The World Health Organization cites social stigma surrounding HIV and AIDS as one of the biggest obstacles to controlling the epidemic.
De-stigmatizing HIV and AIDSRobin Smalley and Scott McPherson are opening the doors for acceptance by de-stigmatizing AIDS and HIV.
There has been no shortage of public awareness campaigns and grassroots education initiatives backed by non-government organizations, health care providers, and celebrities. Yet, the fear of social stigma and discrimination are still at the root of why people are reluctant to be tested for HIV or to disclose their HIV status and take antiviral drugs — especially in much of the developing world.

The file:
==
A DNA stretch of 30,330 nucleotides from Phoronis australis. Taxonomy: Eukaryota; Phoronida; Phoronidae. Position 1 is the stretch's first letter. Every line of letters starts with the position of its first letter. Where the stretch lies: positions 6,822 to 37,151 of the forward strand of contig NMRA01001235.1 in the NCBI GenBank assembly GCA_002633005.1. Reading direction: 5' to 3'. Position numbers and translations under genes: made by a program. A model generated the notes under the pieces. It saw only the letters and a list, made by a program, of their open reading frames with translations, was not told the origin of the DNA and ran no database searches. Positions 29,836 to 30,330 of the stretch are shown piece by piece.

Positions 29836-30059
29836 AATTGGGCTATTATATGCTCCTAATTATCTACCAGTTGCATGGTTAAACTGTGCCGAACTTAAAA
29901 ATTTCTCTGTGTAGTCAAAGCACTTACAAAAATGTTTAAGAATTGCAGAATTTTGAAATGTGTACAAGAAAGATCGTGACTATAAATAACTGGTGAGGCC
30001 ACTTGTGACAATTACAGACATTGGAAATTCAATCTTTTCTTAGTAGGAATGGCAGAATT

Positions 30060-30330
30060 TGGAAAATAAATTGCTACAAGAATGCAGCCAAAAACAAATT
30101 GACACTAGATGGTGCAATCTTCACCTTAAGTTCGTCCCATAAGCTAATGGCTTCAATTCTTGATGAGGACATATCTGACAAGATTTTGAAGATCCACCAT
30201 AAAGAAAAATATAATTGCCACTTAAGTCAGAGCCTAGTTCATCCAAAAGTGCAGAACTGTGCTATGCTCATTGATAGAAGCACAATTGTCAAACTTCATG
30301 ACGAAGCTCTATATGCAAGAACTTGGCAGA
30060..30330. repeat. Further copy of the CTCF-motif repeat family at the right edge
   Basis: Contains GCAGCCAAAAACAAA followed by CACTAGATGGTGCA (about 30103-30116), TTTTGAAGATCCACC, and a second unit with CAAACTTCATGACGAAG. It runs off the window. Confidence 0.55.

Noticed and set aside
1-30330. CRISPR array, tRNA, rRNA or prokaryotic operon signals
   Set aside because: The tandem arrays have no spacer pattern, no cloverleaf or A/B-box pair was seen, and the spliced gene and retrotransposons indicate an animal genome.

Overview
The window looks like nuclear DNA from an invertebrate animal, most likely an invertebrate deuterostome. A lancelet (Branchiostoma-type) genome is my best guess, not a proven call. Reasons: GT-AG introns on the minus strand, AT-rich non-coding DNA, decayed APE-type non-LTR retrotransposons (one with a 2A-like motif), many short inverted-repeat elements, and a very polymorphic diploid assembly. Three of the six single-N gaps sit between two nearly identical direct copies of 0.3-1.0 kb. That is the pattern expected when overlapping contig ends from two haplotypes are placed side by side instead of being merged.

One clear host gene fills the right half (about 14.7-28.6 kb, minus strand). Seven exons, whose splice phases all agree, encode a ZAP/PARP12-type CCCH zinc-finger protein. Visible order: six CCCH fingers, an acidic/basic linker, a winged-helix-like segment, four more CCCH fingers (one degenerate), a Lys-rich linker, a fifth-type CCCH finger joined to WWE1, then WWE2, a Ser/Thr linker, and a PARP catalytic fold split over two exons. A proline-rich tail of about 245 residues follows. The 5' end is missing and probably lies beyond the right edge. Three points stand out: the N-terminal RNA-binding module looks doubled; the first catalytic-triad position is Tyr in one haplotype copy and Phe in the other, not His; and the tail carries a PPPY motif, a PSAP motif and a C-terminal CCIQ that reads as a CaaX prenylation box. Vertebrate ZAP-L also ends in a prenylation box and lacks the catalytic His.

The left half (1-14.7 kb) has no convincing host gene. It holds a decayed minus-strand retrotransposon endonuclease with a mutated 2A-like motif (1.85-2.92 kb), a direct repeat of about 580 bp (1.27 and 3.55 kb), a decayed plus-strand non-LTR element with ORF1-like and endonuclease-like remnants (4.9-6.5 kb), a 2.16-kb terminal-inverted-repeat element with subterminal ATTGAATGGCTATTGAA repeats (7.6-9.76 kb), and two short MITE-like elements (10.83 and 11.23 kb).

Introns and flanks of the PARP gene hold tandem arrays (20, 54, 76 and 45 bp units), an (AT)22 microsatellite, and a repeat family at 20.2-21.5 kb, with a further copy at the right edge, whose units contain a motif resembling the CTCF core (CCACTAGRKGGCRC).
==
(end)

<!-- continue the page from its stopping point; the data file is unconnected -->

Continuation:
Robin Smalley is the co-founder and international director of Cape Town-based mothers2mothers, an NGO that provides education, support, and much-needed medical attention to pregnant women and new mothers living with HIV and AIDS. When HIV-positive women are kicked out of their homes and rejected by their communities in Sub-Saharan Africa, mothers2mothers empowers them become “mentor mothers” and help other women in their communities. Smalley said that one woman can change the attitude of an entire village. More than one million pregnant women are HIV positive in Africa, but with support of mother2mothers, their babies have a chance not to be.
Scott McPherson is the co-founder of The Stigma Project, a Los Angeles-based organization that works to eliminate the stigma surrounding HIV and AIDS with the hope of creating an “HIV neutral” world. The Stigma Project helped a Houston student who had been targeted for his HIV status and sexual orientation to win a school election. Translated into many languages, the organization’s “cheat sheets” are teaching people how to talk about HIV in a non-stigmatizing way worldwide.